MyTimeDesign Offer Ends Tomorrow

mtd0008.jpgI originally planned to offer the US$1 – 30 day trial of MyTimeDesign until April 30th, but I have changed my mind and will yield to my better instincts.

I am going to close MyTimeDesign to new registrations as of May 1st.

There are so many enhancements that I’d like to make, that the best thing to do is to re-think how the program is offered to the public, and to implement many of the suggestions I have received since the product was launched.

There are also a variety of “flavors” I have wanted to offer for some time, and some new tools I have wanted to add to the program.  I also am contemplating the creation of a 6-week offering that will give users a quicker introduction to the essential fundamentals.

To help me make the right changes, in a week or two, I’ll be inviting all subscribers to complete a simple survey.  I am eager to hear how I can help you create and implement your own custom time management systems.

Blackberry Slavery Article

I wrote a post as a guest-writer the Stepcase LifeHack website entitled “Blackberry Slavery” that was published today.In the article, I describe how PDA’s armed with real-time email are allowing companies to take advantage of employees’ fears of losing their jobs.All this, while HR department move much too move slowly to  protect employee down-time, and ultimately the productivity of thier most valuable resource: human beings.The article can entitled “Blackberry Slavery” can be accessed here.  

What Time Management Really Is

sisterpeace.jpgIn an earlier post I explained that time really cannot be managed, even though we think that it can, and that we have the power to so.. “Time Management” is truly a misnomer.

The term is still widely used both here and in other places, as it’s just too clumsy to use a different word or phrase. In the 2Time way of thinking, I use the term, but I actually apply it in different ways.

In 2Time, “time management” means:

#1 – Peace of Mind Management
The primary goal of a time management system is the production of peace of mind.  Nothing is more important, and every change in a time management system is measured by its impact on this overall measure.   This is one the reasons why time management systems vary from one person to another.  what creates peace for me, might do the opposite for you.

#2 Productivity Management
Unfortunately, there is no peace of mind for working professionals unless they believe that they are being productive.  The problem they have is that there is no agreed-upon way of knowing that they are being as productive as they can be — it’s not as easy as measuring a physical characteristic, such as height and weight.

For knowledge professionals, I recommend the use of proxy measures as a way of tracking their productivity.

Proxy Measure #1: The number of time demands that fall through the cracks.  In other words, how many commitments failed to be completed because they were not properly managed?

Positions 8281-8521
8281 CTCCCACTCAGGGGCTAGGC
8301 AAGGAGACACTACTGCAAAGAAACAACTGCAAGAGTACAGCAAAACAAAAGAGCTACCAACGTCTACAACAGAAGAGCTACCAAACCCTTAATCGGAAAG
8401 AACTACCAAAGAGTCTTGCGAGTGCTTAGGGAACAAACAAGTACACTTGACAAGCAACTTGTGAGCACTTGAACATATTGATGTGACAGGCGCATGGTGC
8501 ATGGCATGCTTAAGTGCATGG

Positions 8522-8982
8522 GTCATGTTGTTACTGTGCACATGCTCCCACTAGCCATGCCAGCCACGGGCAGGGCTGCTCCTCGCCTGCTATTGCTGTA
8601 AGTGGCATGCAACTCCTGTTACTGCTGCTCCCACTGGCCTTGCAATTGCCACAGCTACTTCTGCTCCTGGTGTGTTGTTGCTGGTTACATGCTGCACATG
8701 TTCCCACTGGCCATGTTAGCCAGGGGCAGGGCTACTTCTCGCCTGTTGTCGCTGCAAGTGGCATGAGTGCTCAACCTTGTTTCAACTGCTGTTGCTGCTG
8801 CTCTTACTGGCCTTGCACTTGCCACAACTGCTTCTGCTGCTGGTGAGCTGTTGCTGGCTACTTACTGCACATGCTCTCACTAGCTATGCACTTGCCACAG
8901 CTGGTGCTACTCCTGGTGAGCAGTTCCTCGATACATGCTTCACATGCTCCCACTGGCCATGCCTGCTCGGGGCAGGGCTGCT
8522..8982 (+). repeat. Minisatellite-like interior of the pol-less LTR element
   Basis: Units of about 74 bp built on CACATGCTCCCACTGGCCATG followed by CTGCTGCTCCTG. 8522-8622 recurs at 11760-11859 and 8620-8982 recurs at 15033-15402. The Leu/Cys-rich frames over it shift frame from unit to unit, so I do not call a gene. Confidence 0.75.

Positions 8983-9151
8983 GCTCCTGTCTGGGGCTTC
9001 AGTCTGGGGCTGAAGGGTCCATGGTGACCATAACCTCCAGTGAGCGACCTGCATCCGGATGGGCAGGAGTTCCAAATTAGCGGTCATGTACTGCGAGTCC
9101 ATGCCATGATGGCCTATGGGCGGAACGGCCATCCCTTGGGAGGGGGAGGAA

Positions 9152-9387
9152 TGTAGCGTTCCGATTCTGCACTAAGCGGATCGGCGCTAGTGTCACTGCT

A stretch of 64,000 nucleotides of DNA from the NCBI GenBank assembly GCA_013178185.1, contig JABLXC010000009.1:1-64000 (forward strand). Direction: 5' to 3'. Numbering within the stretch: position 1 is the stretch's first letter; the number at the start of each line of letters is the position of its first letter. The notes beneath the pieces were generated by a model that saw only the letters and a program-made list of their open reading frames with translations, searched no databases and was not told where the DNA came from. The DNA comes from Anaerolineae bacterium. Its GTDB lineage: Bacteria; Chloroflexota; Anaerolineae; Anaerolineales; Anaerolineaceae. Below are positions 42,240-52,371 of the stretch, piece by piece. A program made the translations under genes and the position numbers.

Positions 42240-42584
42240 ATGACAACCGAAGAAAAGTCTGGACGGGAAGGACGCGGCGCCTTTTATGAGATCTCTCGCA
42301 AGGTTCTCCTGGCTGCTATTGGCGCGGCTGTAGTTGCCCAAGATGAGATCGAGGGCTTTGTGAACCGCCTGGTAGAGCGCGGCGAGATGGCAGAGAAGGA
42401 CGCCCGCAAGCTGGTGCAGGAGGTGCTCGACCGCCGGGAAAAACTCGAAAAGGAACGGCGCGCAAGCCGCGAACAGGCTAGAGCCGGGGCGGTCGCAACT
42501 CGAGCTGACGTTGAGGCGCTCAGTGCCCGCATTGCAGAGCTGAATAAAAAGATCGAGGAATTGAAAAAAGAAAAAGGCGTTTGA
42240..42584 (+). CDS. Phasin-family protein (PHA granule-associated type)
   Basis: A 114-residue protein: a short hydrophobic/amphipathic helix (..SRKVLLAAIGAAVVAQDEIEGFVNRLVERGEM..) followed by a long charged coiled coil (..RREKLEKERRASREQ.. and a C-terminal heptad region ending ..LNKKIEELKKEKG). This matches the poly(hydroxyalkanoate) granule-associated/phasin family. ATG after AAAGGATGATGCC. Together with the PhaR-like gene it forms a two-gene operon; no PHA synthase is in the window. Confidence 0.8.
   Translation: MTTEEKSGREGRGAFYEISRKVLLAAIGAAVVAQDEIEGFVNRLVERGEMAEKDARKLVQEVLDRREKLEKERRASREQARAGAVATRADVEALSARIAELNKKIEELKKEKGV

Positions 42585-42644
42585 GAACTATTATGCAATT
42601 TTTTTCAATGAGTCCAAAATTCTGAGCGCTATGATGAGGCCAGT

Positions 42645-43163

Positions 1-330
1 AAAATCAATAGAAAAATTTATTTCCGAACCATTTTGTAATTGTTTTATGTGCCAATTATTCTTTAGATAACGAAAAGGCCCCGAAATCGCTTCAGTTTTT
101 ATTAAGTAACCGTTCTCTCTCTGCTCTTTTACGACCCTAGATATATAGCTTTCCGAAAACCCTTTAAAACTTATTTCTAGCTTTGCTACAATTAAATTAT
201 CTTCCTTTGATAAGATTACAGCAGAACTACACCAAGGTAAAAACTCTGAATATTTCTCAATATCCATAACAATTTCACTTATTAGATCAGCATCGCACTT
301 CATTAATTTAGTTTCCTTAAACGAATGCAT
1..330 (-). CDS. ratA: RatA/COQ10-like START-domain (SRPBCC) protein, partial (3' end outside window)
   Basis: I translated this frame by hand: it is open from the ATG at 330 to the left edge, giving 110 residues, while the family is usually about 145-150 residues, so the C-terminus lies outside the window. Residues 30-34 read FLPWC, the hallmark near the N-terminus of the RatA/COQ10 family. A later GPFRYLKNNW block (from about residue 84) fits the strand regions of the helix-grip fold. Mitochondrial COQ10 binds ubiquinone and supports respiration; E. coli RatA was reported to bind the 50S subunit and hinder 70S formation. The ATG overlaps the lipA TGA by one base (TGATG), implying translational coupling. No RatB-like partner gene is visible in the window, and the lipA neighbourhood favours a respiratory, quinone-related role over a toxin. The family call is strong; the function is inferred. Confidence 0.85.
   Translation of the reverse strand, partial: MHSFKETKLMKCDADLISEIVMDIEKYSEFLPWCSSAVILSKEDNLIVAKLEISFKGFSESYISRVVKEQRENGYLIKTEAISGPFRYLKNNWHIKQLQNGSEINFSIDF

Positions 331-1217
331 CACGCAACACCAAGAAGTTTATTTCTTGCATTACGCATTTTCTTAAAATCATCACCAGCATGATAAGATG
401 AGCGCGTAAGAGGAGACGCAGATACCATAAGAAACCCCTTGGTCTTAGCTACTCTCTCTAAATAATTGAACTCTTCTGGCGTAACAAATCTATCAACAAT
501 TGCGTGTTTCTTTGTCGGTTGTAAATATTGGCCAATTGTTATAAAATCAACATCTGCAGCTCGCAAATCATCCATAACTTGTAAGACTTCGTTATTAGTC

Proxy Measure #2:  The number of appointments that are late in starting, or are missed altogether

Proxy Measure #3:  The number of items in a user’s email inbox

Proxy Measure #4;  The number of regrets experienced verbally per day that one “needs more time” or “should be better organized.”

These are simply tools that a professional can use to manage their productivity when they are used together.


Information on Using PDA’s for Productivity

Just curious… but is there a site on the internet that actually evaluates PDA’s in terms of their original intent – productivity?

I have looked around and there is a lot of information on the additional entertainment doo-dah’s, but nothing about the 11 fundamentals that are addressed here in 2Time.

I imagine that there is room for a product that is actually built around the way people capture time demands and then manage them.

Let me know if there is such a site, or if there is a PDA that is being designed in this way.

650 billion (not million) in Interruptions

An interesting article in the New York Times entitled”Lost in Email, Tech Firms Face Self-Made Beast.”

Their effort comes as statistical and anecdotal evidence mounts that the same technology tools that have led to improvements in productivity can be counterproductive if overused.

The article describes one study that shows that some 28% of a professional’s day is spent deal with interruptions by things that aren’t urgent or important.

This seems all well and good… until they give the example of “unnecessary email.”

That made me pay attention, because I know from experience that the problem isn’t the technology, but instead it lies in people’s habits. In others, don’t blame Microsoft Outlook for the habit of checking and acting on email ten times per day.

Not surprisingly, the article cited the example of Intel workers who were encouraged to “limit digital interruptions” and were way more effective as a result. No surprise there! Limiting the interruptions allows for a greater opportunity to enter into the flow state, which is one of the goals of the 2Time Management system.

On engineer has apparently introduced a tool that will prevent a user from having access to his/her email inbox! I thought this was funny at first, because it’s a little like freezing one’s credit cards in a block of ice to prevent impulse purchases. It works, but it doesn’t really change the underlying habit.

The effect of poor habits is now being seen as quite costly:

A typical information worker who sits at a computer all day turns to his e-mail program more than 50 times and uses instant messaging 77 times, according to one measure by RescueTime, a company that analyzes computer habits. The company, which draws its data from 40,000 people who have tracking software on their computers, found that on average the worker also stops at 40 Web sites over the course of the day.